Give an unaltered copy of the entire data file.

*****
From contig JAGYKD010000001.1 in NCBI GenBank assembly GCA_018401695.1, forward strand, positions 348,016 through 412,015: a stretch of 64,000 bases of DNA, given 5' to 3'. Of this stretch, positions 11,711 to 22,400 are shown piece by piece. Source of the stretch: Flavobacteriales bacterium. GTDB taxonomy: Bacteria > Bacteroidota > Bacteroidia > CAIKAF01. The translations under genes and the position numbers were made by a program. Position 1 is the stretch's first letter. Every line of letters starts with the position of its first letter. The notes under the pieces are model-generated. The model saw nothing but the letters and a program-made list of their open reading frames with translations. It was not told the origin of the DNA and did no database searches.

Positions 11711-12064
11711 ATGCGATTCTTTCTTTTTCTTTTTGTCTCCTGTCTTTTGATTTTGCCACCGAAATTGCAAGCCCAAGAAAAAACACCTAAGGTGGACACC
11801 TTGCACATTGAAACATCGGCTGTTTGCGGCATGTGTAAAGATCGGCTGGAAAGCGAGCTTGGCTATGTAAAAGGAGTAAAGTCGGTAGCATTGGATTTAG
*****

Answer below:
From contig JAGYKD010000001.1 in NCBI GenBank assembly GCA_018401695.1, forward strand, positions 348,016 through 412,015: a stretch of 64,000 bases of DNA, given 5' to 3'. Of this stretch, positions 11,711 to 22,400 are shown piece by piece. Source of the stretch: Flavobacteriales bacterium. GTDB taxonomy: Bacteria > Bacteroidota > Bacteroidia > CAIKAF01. The translations under genes and the position numbers were made by a program. Position 1 is the stretch's first letter. Every line of letters starts with the position of its first letter. The notes under the pieces are model-generated. The model saw nothing but the letters and a program-made list of their open reading frames with translations. It was not told the origin of the DNA and did no database searches.

Positions 11711-12064
11711 ATGCGATTCTTTCTTTTTCTTTTTGTCTCCTGTCTTTTGATTTTGCCACCGAAATTGCAAGCCCAAGAAAAAACACCTAAGGTGGACACC
11801 TTGCACATTGAAACATCGGCTGTTTGCGGCATGTGTAAAGATCGGCTGGAAAGCGAGCTTGGCTATGTAAAAGGAGTAAAGTCGGTAGCATTGGATTTAG